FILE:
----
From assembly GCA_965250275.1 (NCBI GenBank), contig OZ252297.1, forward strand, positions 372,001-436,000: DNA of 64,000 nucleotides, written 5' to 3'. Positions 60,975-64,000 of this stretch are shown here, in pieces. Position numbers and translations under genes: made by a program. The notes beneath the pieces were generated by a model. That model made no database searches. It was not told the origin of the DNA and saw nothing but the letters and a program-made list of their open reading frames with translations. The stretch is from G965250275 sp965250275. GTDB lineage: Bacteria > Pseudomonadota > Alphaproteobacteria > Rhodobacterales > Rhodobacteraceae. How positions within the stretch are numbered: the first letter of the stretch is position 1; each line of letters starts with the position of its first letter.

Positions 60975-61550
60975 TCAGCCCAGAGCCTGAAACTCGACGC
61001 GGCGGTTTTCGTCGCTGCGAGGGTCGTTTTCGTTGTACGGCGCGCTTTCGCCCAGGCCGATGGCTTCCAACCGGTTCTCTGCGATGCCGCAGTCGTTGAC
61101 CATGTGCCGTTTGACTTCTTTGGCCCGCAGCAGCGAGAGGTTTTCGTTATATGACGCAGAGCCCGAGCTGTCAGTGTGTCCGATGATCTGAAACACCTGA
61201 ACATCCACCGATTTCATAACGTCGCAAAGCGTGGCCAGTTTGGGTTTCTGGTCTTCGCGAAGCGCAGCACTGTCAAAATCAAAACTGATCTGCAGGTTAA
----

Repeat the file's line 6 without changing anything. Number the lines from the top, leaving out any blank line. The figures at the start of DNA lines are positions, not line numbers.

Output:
61201 ACATCCACCGATTTCATAACGTCGCAAAGCGTGGCCAGTTTGGGTTTCTGGTCTTCGCGAAGCGCAGCACTGTCAAAATCAAAACTGATCTGCAGGTTAA